violence. At trial, he falsely claimed
Pratt confessed to the killing.
Later, when Butler was outed as an
informer, paid to lie, LA authorities
denied Pratt a retrial, keeping him
imprisoned wrongfully for another
20 years.
Moreover, according to former
FBI agent Wesley Swearingen,
Los Angeles Panther headquarters
wiretap information showed
Pratt was in Oakland when it
happened, also confirmed by agency
surveillance evidence there. Pratt's
defense wasn't told. In addition, in
both cities, tapes and other evidence
were destroyed to keep an innocent
man wrongfully imprisoned for 27
years, eight in solitary confinement,
as well as parole denied 16 times.
On May 29, 1997, Judge Everett W.
Dickey (an Orange County Reagan
appointee), in a sharply worded
opinion, reversed Pratt's conviction,
ruling prosecutors suppressed
evidence to unjustly imprison him in
ordering a new trial. At the time, he
was America's longest held political
prisoner, yet to be fully exonerated.
Over 30 years later in February 1999,
it came in a four paragraph Los
Angeles County District Attorney,
Gil Garcetti, statement, saying:
"We accept the decision of the court
of appeals. The murder at issue in
this case occurred over 30 years ago.
Most of the witnesses to the case
are deceased. It would be virtually
impossible to retry this case. In our
professional judgment, there would
be no reasonable likelihood of
Omitted was any admission of FBI,
LAPD, or prosecutorial wrongdoing.
In fact, Hanlon at the time said
Garcetti fought him and fellow Pratt
attorney Johnnie Cochran, Jr. "every
step of the way," trying to keep him
wrongfully imprisoned.

The Gainesville Iguana
is Gainesville's progressive
events calendar & newsletter.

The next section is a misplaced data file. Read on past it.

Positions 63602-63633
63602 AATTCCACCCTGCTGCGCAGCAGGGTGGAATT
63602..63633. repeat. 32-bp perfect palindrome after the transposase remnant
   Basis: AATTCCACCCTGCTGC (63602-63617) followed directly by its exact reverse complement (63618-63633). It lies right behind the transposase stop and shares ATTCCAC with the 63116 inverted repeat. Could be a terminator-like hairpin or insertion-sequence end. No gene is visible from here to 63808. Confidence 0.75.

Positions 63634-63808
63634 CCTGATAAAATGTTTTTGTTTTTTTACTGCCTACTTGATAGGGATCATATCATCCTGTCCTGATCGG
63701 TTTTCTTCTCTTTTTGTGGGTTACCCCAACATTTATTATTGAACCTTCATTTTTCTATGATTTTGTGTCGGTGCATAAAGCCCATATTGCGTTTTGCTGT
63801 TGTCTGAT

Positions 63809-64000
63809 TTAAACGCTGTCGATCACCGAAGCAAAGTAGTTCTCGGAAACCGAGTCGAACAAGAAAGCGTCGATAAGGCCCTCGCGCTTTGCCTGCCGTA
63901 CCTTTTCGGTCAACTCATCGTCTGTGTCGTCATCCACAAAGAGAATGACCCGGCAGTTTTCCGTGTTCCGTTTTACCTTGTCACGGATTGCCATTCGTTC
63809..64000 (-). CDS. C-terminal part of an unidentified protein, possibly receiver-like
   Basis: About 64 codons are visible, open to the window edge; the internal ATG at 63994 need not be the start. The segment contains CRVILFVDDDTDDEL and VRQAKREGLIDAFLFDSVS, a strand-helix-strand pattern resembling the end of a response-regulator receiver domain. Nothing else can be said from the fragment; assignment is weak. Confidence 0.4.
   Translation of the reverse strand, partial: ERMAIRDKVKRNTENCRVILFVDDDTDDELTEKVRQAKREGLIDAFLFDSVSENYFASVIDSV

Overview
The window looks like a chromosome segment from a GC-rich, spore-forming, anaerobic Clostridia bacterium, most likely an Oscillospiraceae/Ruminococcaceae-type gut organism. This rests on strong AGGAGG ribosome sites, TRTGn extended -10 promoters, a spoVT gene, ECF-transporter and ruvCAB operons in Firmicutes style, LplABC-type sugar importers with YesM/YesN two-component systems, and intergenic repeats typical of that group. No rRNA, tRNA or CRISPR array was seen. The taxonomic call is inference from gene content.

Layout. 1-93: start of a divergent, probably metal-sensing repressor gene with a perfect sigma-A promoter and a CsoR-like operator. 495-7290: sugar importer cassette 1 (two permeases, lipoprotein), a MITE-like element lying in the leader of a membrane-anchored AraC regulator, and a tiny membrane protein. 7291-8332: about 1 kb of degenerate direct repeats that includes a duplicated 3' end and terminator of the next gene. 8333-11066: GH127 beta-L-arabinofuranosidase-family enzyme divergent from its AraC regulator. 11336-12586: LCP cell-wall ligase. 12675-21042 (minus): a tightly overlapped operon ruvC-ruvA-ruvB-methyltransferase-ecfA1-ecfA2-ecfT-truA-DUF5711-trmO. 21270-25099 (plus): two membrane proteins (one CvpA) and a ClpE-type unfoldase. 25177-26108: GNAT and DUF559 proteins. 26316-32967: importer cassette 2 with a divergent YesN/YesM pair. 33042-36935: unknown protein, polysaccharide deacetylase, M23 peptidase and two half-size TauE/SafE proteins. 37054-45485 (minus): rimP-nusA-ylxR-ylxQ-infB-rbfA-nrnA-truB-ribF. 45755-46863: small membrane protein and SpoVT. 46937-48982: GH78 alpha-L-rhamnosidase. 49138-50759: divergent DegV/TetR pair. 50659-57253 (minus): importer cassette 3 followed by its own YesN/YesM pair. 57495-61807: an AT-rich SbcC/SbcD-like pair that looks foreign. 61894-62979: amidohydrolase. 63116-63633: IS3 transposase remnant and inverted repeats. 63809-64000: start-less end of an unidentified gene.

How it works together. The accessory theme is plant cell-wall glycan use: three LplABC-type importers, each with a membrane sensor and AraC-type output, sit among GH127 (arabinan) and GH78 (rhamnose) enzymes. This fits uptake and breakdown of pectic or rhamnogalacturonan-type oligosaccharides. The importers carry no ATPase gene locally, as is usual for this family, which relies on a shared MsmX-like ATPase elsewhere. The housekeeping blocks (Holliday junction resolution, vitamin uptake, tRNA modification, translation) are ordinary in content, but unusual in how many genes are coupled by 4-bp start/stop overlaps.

Individuals: $15
(or more if you 'can)
Low/No income: What you can
Groups: $20

Iguana, c/o CISPLA
P.O. Box 14712
Gainesville, FL 32604

Comments, suggestions, contribu-
tions (written or financial) are
welcome. To list your event or
group, contact us at:

(352) 378-5655

Gainesvillelguana @ cox.net

The Iguana has been published
monthly or bi-monthly by volun-
teers for 25 years. Circulation for
this issue is 4,500.

Joe Courter

Editor Emeritus:
Jenny Brown

Editorial Board:
Pierce Butler
Joe Courter
Jessica Newman
Mark Piotrowski

Production work & assistance:
James Schmidt
Katie Walters

Bill Gilbert, Joe Courter

Authors & photographers have
sole credit, responsibilityfor, and
rights to their work. Cover draw-
ing of iguana by Daryl Harrison.
Printed on recycled paper.




In May 2000, in a civil rights lawsuit,
a federal judge awarded Pratt $4.5
million for false imprisonment, but
couldn't return his 27 lost years, or
undo the toll it took even on someone
with his inner strength.....

Pratt to UF students: 'bust them
books open and to get at us with
some new knowledge'
On February 23, 1998, a year after
being released from prison for a
murder he did not commit, Geronimo
Pratt spoke to an audience of about
300 at the University of Florida.
The event was organized by the
Black History Month committee.
You can find the longer transcript
of his talk on our website: www.

"It's a shame that you've got these
young brothers and sisters coming in
these prisons for nothing. And you're
sitting out here looking for jobs at
these new prisons they're building
cause they've got fat paychecks.
That's a shame. They're killing the
brothers in there... Brothers come
in, well this brother's got 25 years
to life, he got 40 years--for one little
error, for one little mistake. Then

I've got my white partners over there
doing 4-5 years, got'busted with the

With all these new prisons they've
got now, you've got to watch out
for it being a breeding ground for
COINTELPRO stooges, because the
new maximum security prisons, it's